As we have all come to expect from ABIT, the ZM6 features the latest and greatest version of their SoftMenu II Jumperless CPU setup.  With the BH6, ABIT introduced the ability to modify the SEL66/100# setting, enabling the user to effectively unlock the clock lock on 100MHz FSB processors running at the 100MHz FSB.  For example, the original Pentium II 350 only allowed a 3.5x clock multiplier when using the 100MHz FSB, making 400MHz impossible, and anything greater than 350MHz impossible without the use of a higher FSB setting (i.e. 112MHz).   Setting the SEL66/100# setting to "Low" allowed for the removal of this lock, giving many users the ability to run their 350MHz Pentium II processors at 100MHz x 4.0 or 100MHz x 4.5, and their 400MHz Pentium II's at 100 x 4.5.  The SEL66/100# feature has made its way into the SoftMenu II setup of the ZM6, however with a Celeron CPU, the usefulness is absolutely nothing as there won't be a 100MHz FSB Celeron processor for quite some time.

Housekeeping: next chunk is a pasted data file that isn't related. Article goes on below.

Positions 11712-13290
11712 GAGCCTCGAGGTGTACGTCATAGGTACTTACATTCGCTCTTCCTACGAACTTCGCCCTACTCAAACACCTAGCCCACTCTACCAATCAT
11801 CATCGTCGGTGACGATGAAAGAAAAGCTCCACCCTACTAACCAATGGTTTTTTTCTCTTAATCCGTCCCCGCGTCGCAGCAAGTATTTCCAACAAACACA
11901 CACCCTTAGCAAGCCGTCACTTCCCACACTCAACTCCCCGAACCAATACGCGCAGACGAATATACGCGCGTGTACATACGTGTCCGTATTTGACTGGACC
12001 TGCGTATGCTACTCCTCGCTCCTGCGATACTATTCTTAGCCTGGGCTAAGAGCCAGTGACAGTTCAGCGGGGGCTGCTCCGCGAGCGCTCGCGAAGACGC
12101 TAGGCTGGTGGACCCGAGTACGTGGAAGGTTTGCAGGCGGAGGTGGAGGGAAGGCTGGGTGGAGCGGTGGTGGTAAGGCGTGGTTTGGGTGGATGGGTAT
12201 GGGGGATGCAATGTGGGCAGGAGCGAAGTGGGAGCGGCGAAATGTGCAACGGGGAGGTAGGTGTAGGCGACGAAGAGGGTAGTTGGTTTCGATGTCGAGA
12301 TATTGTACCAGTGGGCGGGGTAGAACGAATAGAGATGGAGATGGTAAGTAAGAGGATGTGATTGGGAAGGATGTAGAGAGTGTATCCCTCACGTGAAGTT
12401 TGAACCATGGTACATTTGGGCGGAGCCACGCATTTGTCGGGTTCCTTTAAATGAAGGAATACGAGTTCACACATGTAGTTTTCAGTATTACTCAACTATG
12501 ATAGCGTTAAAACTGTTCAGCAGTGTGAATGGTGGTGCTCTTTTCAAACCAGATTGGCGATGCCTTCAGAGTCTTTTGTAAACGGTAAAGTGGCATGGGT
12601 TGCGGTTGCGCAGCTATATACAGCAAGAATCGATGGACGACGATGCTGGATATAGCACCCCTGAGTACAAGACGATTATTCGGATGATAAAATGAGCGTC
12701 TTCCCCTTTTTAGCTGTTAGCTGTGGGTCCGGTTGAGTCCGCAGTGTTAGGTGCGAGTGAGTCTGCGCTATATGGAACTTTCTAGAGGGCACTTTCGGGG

The ZM6 would have little to offer over the competition if it weren't for a few more modifications to SoftMenu II, ABIT's sole reason for existence right now in the overclocking market.  The ZM6's SoftMenu II brings a few new settings, such as the inclusion of the new higher frequency FSB settings (138MHz, 143MHz, 148MHz, 153MHz) as well as "in-between" settings such as the 110MHz and 120MHz options for those users that just can't seem to hit 112MHz or 124MHz with their systems.  The board also supports the 1/4 PCI clock divider with all > 100MHz FSB settings to keep the PCI frequency as close to the specified 33MHz setting as possible, for those with extremely tolerant PCI peripherals.